Appirio acquires TopCoder, corners crowdsourced developer market

Appirio acquires TopCoder, corners crowdsourced developer market

Summary: Appirio buys TopCoder so it can combine its cloud services, analytics and design developer communities.

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Appirio, a cloud services integrator, on Tuesday acquired TopCoder in a move that brings together two key developer communities.

In a nutshell, TopCoder's development community combined with Appirio's CloudSpokes network of cloud and Web technologists creates a platform with 600,000 developers. Appirio has been utilizing its crowdsourced CloudSpokes effort to develop custom cloud applications for its customers as well as find employees.

Terms of the deal weren't disclosed.

Add it up and you have TopCoder, which has more than 100,000 application designers and credibility with analytics and algorithms, combined with CloudSpokes, which revolves around cloud-oriented technologies.

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For Appirio, TopCoder brings the following items to the table, said Narinder Singh, co-founder of Appirio:

  • Scale: "TopCoder has a much larger community and we had success with CloudSpokes and elastic development, but wanted to do more and more," said Singh.
  • Front-facing development: TopCoder design community brings user interface into enterprise services. As applications increasingly go cloud, interface is possibly the most critical piece of development.
  • Enterprise services tools: Singh noted that TopCoder spent a lot of time on making it easier to play matchmaker between companies and developers. Those tools will help CloudSpokes too. "TopCoder had market pricing and customer facing tools to better interface with developers," said Singh.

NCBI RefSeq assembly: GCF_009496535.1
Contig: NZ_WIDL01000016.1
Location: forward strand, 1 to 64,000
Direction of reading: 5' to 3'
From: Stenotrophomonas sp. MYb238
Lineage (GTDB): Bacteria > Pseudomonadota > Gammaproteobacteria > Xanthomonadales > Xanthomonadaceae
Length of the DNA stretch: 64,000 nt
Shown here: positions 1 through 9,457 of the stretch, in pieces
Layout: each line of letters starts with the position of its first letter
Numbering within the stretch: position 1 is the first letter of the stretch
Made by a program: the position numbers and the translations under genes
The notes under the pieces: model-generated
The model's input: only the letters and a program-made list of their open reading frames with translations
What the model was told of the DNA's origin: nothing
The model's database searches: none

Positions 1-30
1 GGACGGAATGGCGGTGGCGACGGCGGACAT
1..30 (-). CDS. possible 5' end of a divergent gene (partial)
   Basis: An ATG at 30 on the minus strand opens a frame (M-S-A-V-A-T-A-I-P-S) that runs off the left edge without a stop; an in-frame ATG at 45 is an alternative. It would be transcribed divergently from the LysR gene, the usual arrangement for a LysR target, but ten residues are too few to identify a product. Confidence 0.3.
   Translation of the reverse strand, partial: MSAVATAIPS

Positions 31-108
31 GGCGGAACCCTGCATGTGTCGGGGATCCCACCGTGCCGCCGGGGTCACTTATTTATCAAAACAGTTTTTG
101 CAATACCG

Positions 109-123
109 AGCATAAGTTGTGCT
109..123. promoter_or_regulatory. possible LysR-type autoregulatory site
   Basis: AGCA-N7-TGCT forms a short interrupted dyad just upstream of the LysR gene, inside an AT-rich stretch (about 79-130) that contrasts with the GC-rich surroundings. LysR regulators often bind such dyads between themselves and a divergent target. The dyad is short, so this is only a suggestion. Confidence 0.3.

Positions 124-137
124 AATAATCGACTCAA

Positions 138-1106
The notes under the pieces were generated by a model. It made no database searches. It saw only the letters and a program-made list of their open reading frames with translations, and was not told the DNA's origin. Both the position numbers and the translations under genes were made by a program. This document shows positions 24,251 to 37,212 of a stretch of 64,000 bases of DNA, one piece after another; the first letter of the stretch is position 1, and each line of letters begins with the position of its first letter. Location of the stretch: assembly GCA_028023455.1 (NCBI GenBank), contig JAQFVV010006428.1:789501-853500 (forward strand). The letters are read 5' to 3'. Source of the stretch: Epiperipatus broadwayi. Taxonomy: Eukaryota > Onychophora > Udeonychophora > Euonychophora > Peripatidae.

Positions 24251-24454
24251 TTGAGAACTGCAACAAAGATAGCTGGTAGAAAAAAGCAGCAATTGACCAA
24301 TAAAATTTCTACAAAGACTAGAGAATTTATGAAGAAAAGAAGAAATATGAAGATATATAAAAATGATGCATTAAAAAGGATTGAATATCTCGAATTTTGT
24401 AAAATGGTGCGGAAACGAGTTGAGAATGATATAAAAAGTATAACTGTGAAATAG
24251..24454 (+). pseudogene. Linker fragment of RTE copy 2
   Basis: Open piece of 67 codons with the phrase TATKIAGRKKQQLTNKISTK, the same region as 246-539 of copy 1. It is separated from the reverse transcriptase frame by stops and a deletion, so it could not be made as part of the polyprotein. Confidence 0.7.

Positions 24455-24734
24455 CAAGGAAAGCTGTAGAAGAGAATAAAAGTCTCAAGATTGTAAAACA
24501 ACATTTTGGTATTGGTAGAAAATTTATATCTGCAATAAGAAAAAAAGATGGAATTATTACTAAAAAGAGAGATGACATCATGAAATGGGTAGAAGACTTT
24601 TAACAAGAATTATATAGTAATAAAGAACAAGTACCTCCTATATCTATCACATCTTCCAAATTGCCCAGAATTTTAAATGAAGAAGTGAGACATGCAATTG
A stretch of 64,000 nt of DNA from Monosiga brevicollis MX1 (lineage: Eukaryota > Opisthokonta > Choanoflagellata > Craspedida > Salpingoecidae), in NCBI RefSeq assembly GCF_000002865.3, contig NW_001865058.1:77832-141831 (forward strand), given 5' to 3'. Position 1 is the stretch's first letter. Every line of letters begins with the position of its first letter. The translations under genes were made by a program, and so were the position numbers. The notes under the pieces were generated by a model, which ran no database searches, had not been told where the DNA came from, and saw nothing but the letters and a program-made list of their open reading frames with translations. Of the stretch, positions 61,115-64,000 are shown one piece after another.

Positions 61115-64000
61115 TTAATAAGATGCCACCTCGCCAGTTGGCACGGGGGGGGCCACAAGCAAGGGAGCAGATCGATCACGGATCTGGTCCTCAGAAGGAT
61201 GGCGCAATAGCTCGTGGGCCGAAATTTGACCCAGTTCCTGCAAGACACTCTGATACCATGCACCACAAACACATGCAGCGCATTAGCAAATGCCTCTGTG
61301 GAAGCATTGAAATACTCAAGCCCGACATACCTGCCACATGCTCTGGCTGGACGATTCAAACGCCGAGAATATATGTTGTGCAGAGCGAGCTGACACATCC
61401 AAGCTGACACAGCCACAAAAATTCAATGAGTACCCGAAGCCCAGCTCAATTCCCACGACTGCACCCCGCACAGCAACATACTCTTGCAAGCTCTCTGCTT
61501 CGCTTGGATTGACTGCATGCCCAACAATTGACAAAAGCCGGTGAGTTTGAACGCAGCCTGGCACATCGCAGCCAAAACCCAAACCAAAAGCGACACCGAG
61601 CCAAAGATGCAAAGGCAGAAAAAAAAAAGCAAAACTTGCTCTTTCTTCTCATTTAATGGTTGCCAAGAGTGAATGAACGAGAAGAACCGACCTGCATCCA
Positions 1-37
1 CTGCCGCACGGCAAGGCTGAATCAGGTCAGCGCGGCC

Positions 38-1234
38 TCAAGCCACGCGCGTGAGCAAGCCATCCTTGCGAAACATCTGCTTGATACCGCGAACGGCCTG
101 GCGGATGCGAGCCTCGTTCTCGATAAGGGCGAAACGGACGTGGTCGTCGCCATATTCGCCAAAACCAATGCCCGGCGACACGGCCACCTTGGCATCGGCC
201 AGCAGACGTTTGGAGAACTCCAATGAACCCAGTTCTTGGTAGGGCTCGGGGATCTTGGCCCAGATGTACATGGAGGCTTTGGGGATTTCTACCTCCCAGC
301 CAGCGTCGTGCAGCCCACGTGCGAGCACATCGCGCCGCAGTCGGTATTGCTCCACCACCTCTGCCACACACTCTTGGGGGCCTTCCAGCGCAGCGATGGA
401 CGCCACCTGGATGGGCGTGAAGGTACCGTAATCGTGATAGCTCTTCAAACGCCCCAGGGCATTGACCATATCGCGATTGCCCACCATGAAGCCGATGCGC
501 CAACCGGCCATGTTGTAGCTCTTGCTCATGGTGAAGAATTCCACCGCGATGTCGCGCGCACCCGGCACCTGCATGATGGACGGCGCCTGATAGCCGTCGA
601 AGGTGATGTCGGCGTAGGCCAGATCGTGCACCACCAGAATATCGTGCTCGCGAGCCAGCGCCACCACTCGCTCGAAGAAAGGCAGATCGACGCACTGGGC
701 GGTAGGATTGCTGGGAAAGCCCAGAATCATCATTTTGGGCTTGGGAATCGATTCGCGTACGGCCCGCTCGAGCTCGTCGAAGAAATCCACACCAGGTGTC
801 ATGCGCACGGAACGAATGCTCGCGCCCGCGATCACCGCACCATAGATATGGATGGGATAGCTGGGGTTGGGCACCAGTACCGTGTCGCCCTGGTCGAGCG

• A talent ecosystem: Appirio has been crowdsourcing development for its customer base for years. With TopCoder and CloudSpokes, Appirio will have more developers than Accenture, Deloitte and Infosys combined. In addition, TopCoder brings developers who have experience in AngularJS, Heroku, HTML5 and Java---languages that are critical to mobile and cloud applications.

Singh will become president of both communities and TopCoder founder Jack Hughes will join Appirio's crowdsourcing advisory board. David Messinger, vice president of community at CloudSpokes will be chief community officer.

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For developers, TopCoder and CloudSpokes both have similar monetization models. Generally speaking, there's a small subscription fee to use the platforms and turn developers into a team. There's an investment to build the development team and transaction fees based on application usage. The model is similar to the way cloud services are typically used.

Here are my key takeaways:

  1. For Appirio, the company gets an inside track to a labor pool that can offer soup-to-nuts development to any project. Running a large crowdsourced development community enables Appirio to be more nimble against the large integrators.
  2. Developers may have the opportunity to monetize their services better and become involved with larger enterprise projects. As a result, more developers are likely to follow the money.
  3. This concept of elastic development, scaling projects up and down to innovate, could be powerful for the enterprise. Appirio by itself had a great concept, but lacked the scale. TopCoder changes that equation.
  4. For a lot of companies, crowdsourced development may look like a better option than going offshore and Appirio has brought a level of safety to the crowdsourcing market. "The end game is to displace legacy providers and let you as an enterprise tap into the global marketplace. We want to provide that marketplace," said Singh.

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Topics: Software Development, Cloud, Enterprise Software

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